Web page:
Why did we need to know all this? Well, it seems that chronic disease – as in Chronic Kidney Disease – can be caused by nutritional deficiencies… and these tests could find them.  I know my pre-diabetes counselor’s eyes were lit up like the statue of Liberty at night when NYCshe realized she could order this testing for me.

Some of my readers have mentioned that this is state of the art testing that isn’t readily available and that they didn’t know Medicare would pay for this.  Looks like I lucked into this by simply choosing the counselor I did.

I would urge anyone with pre-diabetes to get this kind of nutritional counseling if your insurance covers it.  I have a far better understanding of how my blood glucose works now and what I can do to control it… and then there’s this testing to see what can be done about my chronic health problems.

What I found especially interesting is that the Creatinine, Urine (a CKD marker and stager) is present in this testing. I also noticed Potassium on the list of what’s tested for both deficiencies and toxicities. I am eager to receive my results and have them explained in detail, but that could take up to 14 days total, which means I need to wait for possibly 10 days.

Every time I research the test, I’m directed to Genova Diagnostics or a lab that sends the specimens to them.  While this test formerly cost thousands, the price seems to have come to the high hundreds in recent times. In attempting to plot the history of the test, I drew blank after blank.  This is considered pioneer bio testing.Genova

Maybe the best thing to do here is wait for my results and then explain them to you, so you may see if they have any relevance to your own health.

I was curious about first void urine being tested and speculated that it might be more concentrated. Medical Technology Avenue at http://medicaltechnologyavenue.blogspot.com/2008/12/first-morning-specimen.html confirmed my speculations.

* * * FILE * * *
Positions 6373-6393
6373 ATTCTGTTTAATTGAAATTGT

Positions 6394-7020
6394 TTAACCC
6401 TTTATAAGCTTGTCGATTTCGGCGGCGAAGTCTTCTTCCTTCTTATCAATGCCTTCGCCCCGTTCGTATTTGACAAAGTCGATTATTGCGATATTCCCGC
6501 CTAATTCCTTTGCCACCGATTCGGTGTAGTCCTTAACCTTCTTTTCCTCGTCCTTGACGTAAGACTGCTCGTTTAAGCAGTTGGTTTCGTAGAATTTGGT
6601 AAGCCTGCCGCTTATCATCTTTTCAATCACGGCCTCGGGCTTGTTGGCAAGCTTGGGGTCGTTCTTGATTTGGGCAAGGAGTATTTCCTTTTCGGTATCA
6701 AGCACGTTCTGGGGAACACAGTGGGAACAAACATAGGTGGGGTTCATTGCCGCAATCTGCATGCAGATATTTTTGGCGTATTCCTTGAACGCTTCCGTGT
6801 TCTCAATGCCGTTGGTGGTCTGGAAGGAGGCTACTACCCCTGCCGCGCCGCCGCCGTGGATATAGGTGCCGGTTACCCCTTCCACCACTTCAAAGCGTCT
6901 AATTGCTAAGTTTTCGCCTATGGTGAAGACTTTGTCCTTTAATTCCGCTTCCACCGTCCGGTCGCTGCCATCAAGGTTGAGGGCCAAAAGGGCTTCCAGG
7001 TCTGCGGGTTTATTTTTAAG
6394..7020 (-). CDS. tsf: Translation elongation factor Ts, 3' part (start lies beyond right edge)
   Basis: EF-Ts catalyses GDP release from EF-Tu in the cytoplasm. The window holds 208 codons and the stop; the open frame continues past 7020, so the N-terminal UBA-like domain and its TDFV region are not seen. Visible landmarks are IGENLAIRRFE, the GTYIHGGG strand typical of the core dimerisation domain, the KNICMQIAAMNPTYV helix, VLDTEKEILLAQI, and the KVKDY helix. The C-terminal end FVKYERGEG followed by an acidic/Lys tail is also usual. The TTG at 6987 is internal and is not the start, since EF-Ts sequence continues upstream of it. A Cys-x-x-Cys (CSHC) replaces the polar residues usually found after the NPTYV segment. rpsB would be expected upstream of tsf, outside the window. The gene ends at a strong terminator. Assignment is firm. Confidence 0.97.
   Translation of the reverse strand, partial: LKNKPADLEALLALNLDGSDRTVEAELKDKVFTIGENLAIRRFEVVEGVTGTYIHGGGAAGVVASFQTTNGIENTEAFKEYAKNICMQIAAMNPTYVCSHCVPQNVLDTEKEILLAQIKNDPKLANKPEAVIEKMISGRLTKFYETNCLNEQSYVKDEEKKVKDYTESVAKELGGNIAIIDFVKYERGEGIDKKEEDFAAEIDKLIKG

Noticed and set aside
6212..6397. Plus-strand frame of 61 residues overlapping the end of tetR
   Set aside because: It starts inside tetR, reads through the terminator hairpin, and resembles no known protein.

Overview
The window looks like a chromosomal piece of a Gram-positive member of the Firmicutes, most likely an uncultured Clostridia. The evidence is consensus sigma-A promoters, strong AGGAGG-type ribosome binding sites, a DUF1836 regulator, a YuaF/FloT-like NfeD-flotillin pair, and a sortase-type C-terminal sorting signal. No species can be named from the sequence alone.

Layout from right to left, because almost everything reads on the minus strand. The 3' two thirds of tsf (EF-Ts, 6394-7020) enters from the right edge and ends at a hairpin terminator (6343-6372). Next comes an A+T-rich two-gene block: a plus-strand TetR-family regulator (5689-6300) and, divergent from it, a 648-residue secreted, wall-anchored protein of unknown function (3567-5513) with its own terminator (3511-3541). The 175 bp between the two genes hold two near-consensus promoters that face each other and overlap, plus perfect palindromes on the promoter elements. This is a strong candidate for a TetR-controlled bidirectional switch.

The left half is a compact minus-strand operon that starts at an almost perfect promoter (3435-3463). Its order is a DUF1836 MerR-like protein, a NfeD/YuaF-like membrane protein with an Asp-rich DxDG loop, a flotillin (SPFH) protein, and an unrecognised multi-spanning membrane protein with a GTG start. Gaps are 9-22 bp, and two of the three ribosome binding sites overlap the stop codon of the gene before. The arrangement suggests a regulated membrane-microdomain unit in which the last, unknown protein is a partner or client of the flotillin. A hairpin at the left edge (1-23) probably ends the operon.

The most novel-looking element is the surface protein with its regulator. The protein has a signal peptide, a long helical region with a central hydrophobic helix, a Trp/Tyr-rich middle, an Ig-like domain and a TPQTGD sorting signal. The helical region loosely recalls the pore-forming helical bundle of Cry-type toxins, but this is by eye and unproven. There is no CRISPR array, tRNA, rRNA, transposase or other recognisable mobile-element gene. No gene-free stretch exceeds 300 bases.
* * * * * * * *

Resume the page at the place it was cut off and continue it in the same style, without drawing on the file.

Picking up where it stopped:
The first morning urine is the ideal screening specimen because it is more concentrated than the random specimen.Part 2Book CoverDigital Cover Part 1

You’ll definitely see another blog about this once I review my test results.  Meanwhile, read my books!  Buy them on Amazon, borrow them, ask your library to order them if you don’t know anyone who has them (What!) and don’t have the money to buy them, but read them… and then write reviews.  The idea is to spread this info.  We all know I’m not going to get rich here, but I would like to see the information out there.

Until next week,

Keep living your life!

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4 CommentsLeave a comment

  1. Was the Genova Diagnostics testing helpful to you? I’m trying to find a doctor who can order it in Georgia, but they’re few and far between here.

    • Unfortunately, it left me in the quandary I explained in the blog about the results. Rather than being helpful, I found it frustrating. That, however, is just one person’s opinion. Another CKD Awareness Advocate was thrilled with how much her results helped her. Good luck with finding a doctor to order the test, Nita. You may be one of those who is enlightened by the results.

  2. I am looking in to doing the test. Now that time has passed since you got your results, have you decided it was worthwhile to do?

    Thanks.

    • No, I haven’t since the results indicated I follow two contradictory courses of treatment. Yet, the other I know who took the test thought it extremely helpful to her.